15 December 2004

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Industrial relations lawyer suggests government could reduce public holidays

By Julian Manduca

Advocate Andrew Borg Cardona has told The Malta Financial and Business Times the government had few options but to reduce the number of public holidays in order to implement the budget measure that would cut down the number of days leave, by those falling on weekends.
The budget announcement was strongly attacked by industrial relations lawyer Ian Spiteri Bailey last Sunday in our sister paper MaltaToday, but could still be introduced across the board, according to lawyer Andrew Borg Cardona who also has considerable experience in industrial relations.
Spiteri Bailey had said the government plans were morally and legally wrong and slammed the government for the budget measure, saying it would be impossible to implement. he pointed out that collective agreements that are in force superseded any change to clause 17 of the Industrial Relations Act and are untouchable until they expire.
Speaking to this newspaper, Borg Cardona did not want to comment on the morality of the move, but said: “Whether it is legally wrong or not depends on the means that will be adopted to bring it into effect. For instance, simply legislating to the effect that all contracts of employment and collective agreements will have to be interpreted in such a way as to bring the measure into effect might seem to be the easy way out, but I doubt that a government can legislate in this way as a matter of principle.”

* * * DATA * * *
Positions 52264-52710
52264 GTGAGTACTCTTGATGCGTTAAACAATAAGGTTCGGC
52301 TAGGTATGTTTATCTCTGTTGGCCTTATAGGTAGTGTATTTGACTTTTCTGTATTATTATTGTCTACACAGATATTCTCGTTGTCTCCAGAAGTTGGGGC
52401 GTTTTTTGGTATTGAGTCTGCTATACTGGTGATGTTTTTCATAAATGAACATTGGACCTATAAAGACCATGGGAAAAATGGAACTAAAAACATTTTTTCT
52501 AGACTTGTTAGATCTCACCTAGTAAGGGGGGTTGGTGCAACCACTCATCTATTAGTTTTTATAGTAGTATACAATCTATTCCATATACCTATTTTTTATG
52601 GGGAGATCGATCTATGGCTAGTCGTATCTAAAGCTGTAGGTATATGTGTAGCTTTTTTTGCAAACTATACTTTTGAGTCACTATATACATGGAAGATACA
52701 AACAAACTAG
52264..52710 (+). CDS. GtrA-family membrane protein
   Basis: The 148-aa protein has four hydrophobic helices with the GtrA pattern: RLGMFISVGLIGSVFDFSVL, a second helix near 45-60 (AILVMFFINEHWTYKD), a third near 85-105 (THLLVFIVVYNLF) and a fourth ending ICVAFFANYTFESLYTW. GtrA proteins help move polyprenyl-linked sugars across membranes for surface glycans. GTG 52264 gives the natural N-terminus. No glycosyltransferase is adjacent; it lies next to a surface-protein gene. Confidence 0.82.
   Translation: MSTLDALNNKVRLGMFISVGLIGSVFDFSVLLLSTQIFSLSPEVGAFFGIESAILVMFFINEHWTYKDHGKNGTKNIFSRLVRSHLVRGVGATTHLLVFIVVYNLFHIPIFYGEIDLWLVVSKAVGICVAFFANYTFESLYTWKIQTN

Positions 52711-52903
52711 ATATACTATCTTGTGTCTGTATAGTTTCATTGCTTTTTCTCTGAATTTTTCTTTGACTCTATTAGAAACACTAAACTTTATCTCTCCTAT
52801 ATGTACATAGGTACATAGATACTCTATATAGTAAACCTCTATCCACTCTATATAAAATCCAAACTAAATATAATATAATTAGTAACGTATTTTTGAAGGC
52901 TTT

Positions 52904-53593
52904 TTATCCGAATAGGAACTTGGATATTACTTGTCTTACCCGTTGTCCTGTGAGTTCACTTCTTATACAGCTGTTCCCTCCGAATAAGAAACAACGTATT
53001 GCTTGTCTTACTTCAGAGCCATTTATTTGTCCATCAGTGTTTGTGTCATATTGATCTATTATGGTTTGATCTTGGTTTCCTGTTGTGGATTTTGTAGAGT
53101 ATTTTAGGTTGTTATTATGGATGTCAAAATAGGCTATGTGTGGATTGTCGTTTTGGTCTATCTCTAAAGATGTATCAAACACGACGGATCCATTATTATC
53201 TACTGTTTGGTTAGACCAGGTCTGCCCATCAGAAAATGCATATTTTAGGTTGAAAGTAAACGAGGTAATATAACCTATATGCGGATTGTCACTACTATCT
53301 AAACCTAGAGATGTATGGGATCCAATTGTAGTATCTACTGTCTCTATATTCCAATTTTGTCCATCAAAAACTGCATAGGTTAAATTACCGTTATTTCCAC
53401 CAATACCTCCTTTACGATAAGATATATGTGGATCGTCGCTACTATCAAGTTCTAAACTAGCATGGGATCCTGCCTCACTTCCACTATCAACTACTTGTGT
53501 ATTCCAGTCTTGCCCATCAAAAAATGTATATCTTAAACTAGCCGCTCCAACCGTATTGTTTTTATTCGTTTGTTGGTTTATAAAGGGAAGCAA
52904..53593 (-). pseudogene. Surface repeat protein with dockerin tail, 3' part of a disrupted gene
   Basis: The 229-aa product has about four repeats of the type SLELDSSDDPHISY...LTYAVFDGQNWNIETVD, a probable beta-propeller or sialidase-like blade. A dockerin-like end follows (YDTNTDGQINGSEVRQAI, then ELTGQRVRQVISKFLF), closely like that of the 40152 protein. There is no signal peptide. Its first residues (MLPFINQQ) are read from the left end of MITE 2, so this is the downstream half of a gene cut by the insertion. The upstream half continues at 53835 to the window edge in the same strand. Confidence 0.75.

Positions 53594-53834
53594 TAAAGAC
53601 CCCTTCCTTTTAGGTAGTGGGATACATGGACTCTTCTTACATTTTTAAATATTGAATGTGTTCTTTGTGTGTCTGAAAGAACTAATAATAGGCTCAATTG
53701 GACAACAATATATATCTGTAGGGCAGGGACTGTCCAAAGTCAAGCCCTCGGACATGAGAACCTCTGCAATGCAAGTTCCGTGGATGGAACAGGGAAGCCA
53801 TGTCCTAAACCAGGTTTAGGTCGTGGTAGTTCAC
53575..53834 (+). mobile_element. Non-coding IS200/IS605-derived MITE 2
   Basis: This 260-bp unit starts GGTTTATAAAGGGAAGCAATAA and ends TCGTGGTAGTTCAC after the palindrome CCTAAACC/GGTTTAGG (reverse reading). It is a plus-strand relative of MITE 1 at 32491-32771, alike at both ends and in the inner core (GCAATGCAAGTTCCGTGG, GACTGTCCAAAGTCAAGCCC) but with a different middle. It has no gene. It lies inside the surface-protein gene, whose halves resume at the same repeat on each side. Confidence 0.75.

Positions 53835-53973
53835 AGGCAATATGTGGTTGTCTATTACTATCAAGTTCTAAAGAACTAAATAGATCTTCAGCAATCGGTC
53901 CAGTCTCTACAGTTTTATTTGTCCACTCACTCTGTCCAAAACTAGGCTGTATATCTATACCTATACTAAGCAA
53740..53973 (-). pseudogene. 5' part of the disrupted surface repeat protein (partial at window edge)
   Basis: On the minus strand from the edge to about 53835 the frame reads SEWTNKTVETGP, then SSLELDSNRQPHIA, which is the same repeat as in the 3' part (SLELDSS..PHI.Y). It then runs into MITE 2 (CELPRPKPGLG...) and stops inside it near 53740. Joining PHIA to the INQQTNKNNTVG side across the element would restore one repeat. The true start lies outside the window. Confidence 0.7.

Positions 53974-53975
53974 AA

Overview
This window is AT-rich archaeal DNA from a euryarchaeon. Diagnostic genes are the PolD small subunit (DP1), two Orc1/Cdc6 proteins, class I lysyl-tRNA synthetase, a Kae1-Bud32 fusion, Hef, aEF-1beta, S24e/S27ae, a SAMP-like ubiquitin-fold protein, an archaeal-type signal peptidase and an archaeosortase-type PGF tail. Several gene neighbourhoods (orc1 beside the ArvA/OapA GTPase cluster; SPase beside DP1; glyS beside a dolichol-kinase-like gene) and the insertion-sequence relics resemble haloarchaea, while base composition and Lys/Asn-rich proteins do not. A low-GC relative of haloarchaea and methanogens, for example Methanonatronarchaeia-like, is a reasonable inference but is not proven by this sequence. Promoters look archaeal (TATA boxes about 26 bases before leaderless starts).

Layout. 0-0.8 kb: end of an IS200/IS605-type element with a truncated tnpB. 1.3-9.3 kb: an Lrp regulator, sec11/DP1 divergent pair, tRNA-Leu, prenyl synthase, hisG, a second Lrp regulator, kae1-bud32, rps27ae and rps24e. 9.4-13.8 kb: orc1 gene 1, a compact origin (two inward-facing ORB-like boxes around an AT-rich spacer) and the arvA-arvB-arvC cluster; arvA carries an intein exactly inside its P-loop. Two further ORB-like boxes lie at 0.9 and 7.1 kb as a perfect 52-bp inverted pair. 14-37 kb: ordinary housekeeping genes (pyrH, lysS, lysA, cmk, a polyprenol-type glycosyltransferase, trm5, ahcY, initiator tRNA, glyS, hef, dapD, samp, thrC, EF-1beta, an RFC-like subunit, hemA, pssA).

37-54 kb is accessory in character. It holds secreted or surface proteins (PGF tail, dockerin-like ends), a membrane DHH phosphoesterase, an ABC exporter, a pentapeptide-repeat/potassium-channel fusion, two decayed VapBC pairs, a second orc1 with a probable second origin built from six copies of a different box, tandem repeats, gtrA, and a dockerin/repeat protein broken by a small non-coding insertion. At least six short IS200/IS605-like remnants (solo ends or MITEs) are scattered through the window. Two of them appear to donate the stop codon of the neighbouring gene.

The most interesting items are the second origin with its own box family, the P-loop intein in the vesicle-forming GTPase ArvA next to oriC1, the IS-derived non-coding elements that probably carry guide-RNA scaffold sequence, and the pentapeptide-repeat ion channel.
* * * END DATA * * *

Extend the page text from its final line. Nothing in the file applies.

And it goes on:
But Borg Cardona did not, however, rule out going down that road: “This having been said, there is an underlying theory in industrial relations law that national economic and social policy should be reflected in the way the law is given effect, so I suppose that there might be some justification to legislate in this way.”
On the other hand Borg Cardona suggested there are other options open to the government and made a novel suggestion: “The easiest way out might be to change the law relating to public holidays, by listing public holidays in such a way as to ensure that the ones that fall on weekends are not deemed to be public holidays any more.
“This solution, which I admit takes advantage of a technicality, also has the difficulty of not addressing what happens in those areas of enterprise where work carries on in a 24/7 manner - the right to an extra day’s leave arises when a Public Holiday falls on a day off and not necessarily on a weekend.”
Borg Cardona does see a problem will trying to tackle the collective agreements and told The Malta Financial and Business Times: “To be frank, I don’t see a clear way out. Once there isn’t consensus, perhaps the only way forward would be for the Government to bite the bullet and legislate to shorten the list of Public Holidays. That would bring everyone onto the same footing - any other way leaves too many anomalies between people covered by collective agreements (and employment contracts) and people who are not.”

Copyright © Newsworks Ltd. Malta.
Editor: Saviour Balzan
The Malta Financial & Business Times, Newsworks Ltd, Vjal ir-Rihan, San Gwann
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